Kamilė Martinkutė1, Edgaras Dlugauskas2, 3,Donata Lukošiutė3
1Vilnius University, Faculty of Medicine, Vilnius, Lithuania
2Vilnius University, Faculty of Medicine, Institute of Clinical Medicine, Clinic of Psychiatry, Vilnius, Lithuania
3Vilnius University Hospital Santaros Clinics, Center of Neurology, Department of Psychiatry, Vilnius, Lithuania
Background. Gender dysphoria (GD) is defined as an individual’s emotional dissatisfaction with the gender assigned at birth. In GD, a person’s gender identity and gender assigned at birth are incompatible, resulting in marked distress. The prevalence of GD has increased significantly in recent years, so it is important to understand the manifestation of this diagnosis to provide appropriate treatment.
Aim: to analyze and review the scientific literature about the epidemiology, clinical manifestation, mental health, and treatment of gender dysphoria.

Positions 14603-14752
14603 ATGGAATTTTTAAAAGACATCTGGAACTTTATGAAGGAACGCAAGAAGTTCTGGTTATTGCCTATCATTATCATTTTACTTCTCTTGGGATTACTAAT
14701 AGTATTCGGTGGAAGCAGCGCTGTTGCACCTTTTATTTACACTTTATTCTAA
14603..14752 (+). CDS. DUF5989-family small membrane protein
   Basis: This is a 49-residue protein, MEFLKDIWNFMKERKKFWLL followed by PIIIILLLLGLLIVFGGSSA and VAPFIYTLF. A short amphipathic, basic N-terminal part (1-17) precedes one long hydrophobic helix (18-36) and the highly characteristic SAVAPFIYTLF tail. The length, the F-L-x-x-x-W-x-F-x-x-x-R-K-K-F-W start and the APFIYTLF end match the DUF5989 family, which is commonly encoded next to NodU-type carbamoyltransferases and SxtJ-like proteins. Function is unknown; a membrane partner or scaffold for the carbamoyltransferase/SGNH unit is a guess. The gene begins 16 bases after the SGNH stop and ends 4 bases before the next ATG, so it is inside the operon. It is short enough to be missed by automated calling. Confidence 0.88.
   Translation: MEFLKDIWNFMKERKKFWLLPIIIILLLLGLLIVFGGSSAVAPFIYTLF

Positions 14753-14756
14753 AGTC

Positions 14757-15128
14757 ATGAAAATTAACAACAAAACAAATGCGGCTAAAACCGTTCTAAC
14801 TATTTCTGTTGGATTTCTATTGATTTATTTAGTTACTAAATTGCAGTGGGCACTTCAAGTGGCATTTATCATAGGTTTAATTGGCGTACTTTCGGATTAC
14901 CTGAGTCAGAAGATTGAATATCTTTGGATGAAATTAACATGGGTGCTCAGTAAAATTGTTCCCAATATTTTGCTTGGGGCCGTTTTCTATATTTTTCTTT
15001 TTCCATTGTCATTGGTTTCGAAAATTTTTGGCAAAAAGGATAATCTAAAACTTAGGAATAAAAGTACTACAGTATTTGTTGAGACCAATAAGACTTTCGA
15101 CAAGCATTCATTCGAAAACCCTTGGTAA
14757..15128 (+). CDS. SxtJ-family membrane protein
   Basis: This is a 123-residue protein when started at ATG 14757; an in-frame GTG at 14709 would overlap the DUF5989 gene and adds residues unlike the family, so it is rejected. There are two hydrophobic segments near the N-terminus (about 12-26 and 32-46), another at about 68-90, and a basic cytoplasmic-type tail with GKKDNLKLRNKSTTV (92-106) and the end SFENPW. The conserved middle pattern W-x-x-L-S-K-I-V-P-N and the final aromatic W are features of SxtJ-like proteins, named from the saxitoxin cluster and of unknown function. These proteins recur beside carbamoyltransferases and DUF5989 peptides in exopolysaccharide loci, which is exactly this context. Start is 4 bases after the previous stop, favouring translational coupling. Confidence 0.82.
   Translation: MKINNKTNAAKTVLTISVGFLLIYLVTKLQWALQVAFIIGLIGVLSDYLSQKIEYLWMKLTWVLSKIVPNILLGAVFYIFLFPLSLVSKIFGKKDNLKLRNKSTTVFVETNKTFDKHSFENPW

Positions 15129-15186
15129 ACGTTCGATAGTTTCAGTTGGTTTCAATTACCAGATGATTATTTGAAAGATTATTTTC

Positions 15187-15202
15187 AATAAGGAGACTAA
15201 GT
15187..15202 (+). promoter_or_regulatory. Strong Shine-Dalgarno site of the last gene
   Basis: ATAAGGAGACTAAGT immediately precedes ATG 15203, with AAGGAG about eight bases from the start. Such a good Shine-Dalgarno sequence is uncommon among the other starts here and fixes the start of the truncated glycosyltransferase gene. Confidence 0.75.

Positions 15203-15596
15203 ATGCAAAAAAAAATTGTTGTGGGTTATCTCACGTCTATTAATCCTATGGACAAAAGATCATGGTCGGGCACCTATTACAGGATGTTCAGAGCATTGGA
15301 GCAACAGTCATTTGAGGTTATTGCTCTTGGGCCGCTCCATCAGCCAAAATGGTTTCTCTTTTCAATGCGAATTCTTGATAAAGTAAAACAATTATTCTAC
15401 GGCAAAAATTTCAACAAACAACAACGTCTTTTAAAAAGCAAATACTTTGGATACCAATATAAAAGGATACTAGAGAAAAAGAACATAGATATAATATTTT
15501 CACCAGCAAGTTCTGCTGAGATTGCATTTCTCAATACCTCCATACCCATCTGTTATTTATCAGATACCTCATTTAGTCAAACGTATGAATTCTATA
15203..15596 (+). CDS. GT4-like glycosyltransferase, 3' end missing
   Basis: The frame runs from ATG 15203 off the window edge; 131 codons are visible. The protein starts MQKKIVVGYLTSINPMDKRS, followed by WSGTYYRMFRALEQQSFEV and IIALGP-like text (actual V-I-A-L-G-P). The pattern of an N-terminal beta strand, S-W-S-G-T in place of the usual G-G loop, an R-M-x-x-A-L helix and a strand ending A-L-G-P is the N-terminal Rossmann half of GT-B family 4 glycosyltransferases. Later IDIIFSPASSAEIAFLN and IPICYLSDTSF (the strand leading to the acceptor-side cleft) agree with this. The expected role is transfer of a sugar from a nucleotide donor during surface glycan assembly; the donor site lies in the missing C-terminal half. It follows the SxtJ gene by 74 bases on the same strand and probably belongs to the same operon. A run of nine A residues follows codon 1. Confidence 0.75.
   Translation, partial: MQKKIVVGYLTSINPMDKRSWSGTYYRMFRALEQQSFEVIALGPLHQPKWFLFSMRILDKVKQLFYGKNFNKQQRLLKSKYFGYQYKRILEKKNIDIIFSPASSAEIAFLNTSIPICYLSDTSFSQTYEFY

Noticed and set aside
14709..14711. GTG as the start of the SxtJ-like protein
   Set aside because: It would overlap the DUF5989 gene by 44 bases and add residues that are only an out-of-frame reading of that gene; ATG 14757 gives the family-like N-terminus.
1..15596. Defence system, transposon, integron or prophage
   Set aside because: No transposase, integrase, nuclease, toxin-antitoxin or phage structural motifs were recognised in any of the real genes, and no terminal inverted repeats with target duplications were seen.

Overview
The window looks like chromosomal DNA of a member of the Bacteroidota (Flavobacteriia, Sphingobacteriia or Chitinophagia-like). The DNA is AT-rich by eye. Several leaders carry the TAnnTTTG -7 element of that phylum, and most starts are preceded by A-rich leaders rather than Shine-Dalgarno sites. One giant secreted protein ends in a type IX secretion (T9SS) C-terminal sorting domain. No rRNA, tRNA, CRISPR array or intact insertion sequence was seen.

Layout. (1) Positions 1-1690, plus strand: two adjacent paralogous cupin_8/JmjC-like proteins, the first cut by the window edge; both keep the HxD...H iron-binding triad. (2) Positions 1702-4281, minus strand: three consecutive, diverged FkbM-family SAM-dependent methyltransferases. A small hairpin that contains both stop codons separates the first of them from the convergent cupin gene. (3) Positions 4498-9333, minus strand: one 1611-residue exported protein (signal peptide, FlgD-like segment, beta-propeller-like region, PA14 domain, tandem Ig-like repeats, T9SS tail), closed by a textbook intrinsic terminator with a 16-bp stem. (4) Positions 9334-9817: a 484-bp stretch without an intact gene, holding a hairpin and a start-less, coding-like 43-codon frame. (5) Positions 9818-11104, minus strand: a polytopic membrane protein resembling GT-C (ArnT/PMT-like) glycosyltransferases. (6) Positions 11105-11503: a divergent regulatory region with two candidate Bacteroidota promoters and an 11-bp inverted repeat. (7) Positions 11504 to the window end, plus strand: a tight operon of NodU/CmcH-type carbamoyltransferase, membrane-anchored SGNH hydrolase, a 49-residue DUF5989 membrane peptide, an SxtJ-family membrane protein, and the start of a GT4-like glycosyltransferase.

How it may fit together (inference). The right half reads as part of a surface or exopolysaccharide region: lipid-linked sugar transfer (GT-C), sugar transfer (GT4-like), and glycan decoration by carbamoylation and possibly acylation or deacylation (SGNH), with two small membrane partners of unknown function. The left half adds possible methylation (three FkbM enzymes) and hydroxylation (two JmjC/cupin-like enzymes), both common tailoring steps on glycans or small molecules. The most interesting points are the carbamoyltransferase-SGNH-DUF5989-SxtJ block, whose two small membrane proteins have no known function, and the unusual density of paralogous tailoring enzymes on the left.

Methods. The literature review was conducted by using PubMed database. The review includes articles written in English and published over a 10-year period (2012 – 2022).
Results. There are an estimated 25 million transgender people worldwide. In GD, individuals may express a dissatisfaction of their gender assigned at birth characteristics and desire for the characteristics of the gender they identify. Affective disorders and anxiety disorders were the most common psychiatric disorders among individuals with GD in the reviewed studies. Research shows that individuals with GD are at increased risk of death by suicide and suicidal behavior compared to the general population. Treatment of GD includes psychosocial support, treatment of mental disorders, hormone therapy, and surgical interventions.
Conclusions. The term “disorder” is removed in terms of gender dysphoria, which is important in reducing stigmatization and discrimination against these individuals. It has been proven that the appropriate treatment reduces the occurrence of mental disorders, improves the quality of life, sexual function, and general well – being of GD patients.
Keywords: gender dysphoria, transgender, gender identity.